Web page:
Now 87, Arlene vividly remembers her days growing up in Crown Heights, Brooklyn during the Depression. Her mother made the family’s clothes only using brown or navy cloth. “They were the best colors for hiding dirt,” she laughs. One year, her mother and father scrimped together enough money to send Arlene to summer camp upstate. When Arlene came back to the city, she hated being indoors. She would wait impatiently for the school day to end so she could sit in the Brooklyn Botanic Garden and read. “I had the perfect spot where no one could find me. It was so peaceful.”

Arlene’s father eventually found work in the garment industry and went on to open his own shop. With the extra money he set aside, he would take Arlene and her sister to The Metropolitan Opera, exposing them to the culture they’d missed in the family’s frugal years.

The library around the block became a refuge for her and she enjoyed being surrounded by people who loved reading as much as her.

Just as Arlene was graduating from high school, her father was diagnosed with cancer. Arlene remembers how he refused to have surgery, because it came during his busiest season. By the time he could take leave, it was too late and he passed shortly after.

Determined to work as hard as her father to honor his memory, Arlene landed a job with Hearst. She threw herself into an advertising career, eventually holding positions with Good Housekeeping and Cosmopolitan magazines. It was while working at Hearst that Arlene met her husband. They were married more than fifty years, and Arlene now tries to hold on to their happiest memories. Still, the day that her husband fell remains painful. “He was never the same after that,” she explains, through tears.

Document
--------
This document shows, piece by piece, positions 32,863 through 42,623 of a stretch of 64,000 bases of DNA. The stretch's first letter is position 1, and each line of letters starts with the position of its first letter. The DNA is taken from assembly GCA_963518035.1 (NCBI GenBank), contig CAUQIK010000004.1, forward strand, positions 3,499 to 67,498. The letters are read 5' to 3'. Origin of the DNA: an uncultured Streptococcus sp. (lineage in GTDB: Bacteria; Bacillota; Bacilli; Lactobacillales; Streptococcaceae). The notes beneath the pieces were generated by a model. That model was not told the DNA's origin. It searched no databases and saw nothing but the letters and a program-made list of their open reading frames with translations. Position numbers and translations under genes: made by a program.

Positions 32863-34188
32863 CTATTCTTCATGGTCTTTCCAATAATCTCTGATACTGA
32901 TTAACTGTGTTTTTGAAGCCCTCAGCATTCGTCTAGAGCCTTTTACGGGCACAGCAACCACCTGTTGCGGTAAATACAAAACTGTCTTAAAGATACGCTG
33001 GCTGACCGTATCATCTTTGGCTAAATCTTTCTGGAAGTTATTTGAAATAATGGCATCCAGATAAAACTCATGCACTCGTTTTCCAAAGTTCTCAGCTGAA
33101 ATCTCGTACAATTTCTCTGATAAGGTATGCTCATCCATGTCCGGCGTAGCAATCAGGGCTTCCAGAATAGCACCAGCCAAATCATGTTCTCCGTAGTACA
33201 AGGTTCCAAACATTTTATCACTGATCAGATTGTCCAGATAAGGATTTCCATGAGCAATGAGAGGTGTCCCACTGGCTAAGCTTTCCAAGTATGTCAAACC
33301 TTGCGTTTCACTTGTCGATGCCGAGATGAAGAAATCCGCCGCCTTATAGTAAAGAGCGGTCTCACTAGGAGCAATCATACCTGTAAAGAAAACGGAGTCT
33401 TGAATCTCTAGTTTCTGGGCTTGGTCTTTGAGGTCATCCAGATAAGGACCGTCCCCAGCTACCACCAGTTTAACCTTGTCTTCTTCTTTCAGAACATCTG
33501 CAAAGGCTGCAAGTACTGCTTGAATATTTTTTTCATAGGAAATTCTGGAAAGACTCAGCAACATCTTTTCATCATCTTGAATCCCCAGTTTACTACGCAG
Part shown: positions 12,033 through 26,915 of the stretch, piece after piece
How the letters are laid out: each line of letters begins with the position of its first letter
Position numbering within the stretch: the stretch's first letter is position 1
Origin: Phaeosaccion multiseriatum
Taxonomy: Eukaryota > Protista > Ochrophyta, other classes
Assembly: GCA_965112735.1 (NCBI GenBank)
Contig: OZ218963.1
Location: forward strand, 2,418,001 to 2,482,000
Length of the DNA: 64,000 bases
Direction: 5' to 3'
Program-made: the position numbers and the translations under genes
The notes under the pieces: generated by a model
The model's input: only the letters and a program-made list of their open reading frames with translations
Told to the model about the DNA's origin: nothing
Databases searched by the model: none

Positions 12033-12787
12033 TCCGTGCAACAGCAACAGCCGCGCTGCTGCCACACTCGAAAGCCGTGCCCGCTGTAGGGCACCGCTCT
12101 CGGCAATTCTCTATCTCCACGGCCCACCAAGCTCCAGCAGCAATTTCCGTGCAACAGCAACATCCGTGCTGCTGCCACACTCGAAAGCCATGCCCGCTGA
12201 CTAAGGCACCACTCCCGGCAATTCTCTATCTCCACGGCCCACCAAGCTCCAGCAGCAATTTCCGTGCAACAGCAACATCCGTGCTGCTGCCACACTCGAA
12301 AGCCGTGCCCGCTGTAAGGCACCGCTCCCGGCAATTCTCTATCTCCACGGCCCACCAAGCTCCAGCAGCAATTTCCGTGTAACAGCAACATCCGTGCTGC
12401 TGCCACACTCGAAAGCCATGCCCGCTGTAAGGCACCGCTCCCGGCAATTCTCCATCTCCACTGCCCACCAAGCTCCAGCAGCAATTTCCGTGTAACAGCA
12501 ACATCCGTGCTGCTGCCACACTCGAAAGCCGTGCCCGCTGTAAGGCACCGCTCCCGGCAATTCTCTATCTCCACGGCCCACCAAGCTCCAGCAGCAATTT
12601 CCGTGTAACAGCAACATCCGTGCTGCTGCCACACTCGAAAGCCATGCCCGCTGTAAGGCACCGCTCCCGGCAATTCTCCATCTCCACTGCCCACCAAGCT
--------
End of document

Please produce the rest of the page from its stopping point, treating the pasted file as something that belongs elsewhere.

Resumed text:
Arlene cared for her husband day and night. Sitting at his bedside, they would reminisce about their trip to Paris. Within the year, her husband passed away. The library around the block became a refuge for her and she enjoyed being surrounded by people who loved reading as much as her. 

One dangerously hot summer day, Arlene was walking to the library when she fainted just outside the doors. A woman nearby, named Judy, helped her inside and gave her water. The fall left Arlene reliant on a walker, and she began receiving home-delivered meals from Citymeals. Unable to get out like she once did, Arlene expressed interest in the Friendly Visiting program, which matches volunteers with isolated seniors in need of companionship. By a stroke of luck, the Citymeals volunteer she was paired with was Judy.

Arlene and Judy

Arlene and Judy have since formed a close bond through their weekly visits. The two relate on a very personal level, having both lost people dear to them. With Judy, and a home-delivered meal, Arlene has a friend she can count on and the comfort of knowing someone will always check on her.